Panic-buyers raid Wuhan shelves as Covid cases hit pandemic ‘ground zero’

Panic buying has swept Wuhan as the Chinese city battles its first Covid surge in more than a year.

Locals living in the former virus ‘ground zero’ have raided supermarket shelves as rising infections spark fears of being forced back into lockdown.

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Mass testing has been launched in the city where the disease was first detected in late 2019 before spreading around the world.

The provincial capital of 11 million people in central China is the latest city to undergo citywide testing after eight new infections were reported on Tuesday.

Wuhan, which gave the world its first glimpses of gruelling lockdowns in the early months of the pandemic, had reported no local coronavirus cases since mid-May last year.

Its strict but successful 76-day lockdown shocked the world but was soon replicated globally.

China brought domestic cases down to virtually zero, allowing the economy to rebound and life to return largely to normal.

But a fresh outbreak has thrown that record into jeopardy as the rapidly-spreading Delta variant reaches 20 cities in more than a dozen provinces.

Nine international airport cleaners in the city of Nanjing are believed to have sparked a chain of cases across the country, with 414 in the past two weeks.

LOCKDOWN ALARM

The National Health Commission said on Tuesday that 90 new cases had been confirmed the previous day.

Millions of people across China have been confined to their homes in response to the outbreak.

Domestic transport links have been cut and mass testing rolled out, with tourists barred in holiday destinations during the peak summer season.

And residents in Wuhan have packed into supermarkets to stock up on groceries and household supplies in preparation for further lockdowns.

Officials on Tuesday vowed to “calm the panicked mood of city residents”, announcing that shops had promised to keep prices and supply chains stable.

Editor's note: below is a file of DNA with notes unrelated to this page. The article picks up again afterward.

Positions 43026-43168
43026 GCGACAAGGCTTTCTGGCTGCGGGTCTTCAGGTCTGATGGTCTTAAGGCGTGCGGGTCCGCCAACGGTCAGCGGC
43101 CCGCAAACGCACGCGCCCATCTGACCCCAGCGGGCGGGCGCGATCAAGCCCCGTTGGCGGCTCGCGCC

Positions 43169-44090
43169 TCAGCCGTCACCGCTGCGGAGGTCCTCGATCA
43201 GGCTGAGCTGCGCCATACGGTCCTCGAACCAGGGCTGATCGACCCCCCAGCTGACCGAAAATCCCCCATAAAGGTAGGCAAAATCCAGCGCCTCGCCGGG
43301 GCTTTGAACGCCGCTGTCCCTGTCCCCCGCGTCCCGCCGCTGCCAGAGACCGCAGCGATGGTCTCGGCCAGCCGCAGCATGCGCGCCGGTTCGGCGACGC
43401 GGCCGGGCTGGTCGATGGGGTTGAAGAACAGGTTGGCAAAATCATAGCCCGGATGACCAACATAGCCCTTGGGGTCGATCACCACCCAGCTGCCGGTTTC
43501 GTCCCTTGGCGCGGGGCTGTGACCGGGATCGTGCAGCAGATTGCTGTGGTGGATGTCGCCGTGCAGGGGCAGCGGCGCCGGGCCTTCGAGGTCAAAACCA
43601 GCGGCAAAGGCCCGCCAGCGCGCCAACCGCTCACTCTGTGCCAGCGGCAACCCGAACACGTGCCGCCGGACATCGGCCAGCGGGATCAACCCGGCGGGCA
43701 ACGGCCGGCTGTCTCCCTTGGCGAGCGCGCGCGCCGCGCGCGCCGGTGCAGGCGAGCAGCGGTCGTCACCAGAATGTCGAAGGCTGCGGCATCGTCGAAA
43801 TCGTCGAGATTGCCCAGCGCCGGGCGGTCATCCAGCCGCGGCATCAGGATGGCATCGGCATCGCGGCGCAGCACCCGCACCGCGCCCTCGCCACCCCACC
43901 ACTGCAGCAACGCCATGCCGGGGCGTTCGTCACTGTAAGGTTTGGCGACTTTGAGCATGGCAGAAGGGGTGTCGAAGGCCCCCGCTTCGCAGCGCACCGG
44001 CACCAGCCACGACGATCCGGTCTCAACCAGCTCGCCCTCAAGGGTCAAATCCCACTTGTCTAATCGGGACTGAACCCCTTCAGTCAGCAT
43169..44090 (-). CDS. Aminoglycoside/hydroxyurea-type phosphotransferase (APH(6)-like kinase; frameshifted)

‘PANICKED MOOD’

The new cases in the city, along with infections in nearby Jingzhou and Huanggang, were linked to cases found in Huaian city in Jiangsu province, said Li Yang, vice director of Hubei’s provincial disease control centre.

The outbreak in Jiangsu is believed to have begun in the provincial capital of Nanjing, with the Delta variant mostly likely introduced on a flight from Russia, officials have said.

Since then numerous cities in southern China and a few in the north, including Beijing, have reported infections.

Of the 90 new confirmed patients reported on Tuesday, 61 were locally transmitted, the health authority said.

As of August 2, mainland China had recorded 93,193 confirmed cases, with the cumulative death toll unchanged at 4,636.

Labs in the Wuhan have been at the centre of the storm since the virus emerged just a stone’s throw from the Wuhan Institute of Virology, which was known to be studying very similar bat viruses.

Shocking biosecurity lapses spanning more than 40 years have led some to question the official Chinese line that the disease was passed from animals to humans – and the lab leak theory is gaining momentum.

This article originally appeared on The Sun and has been republished with permission

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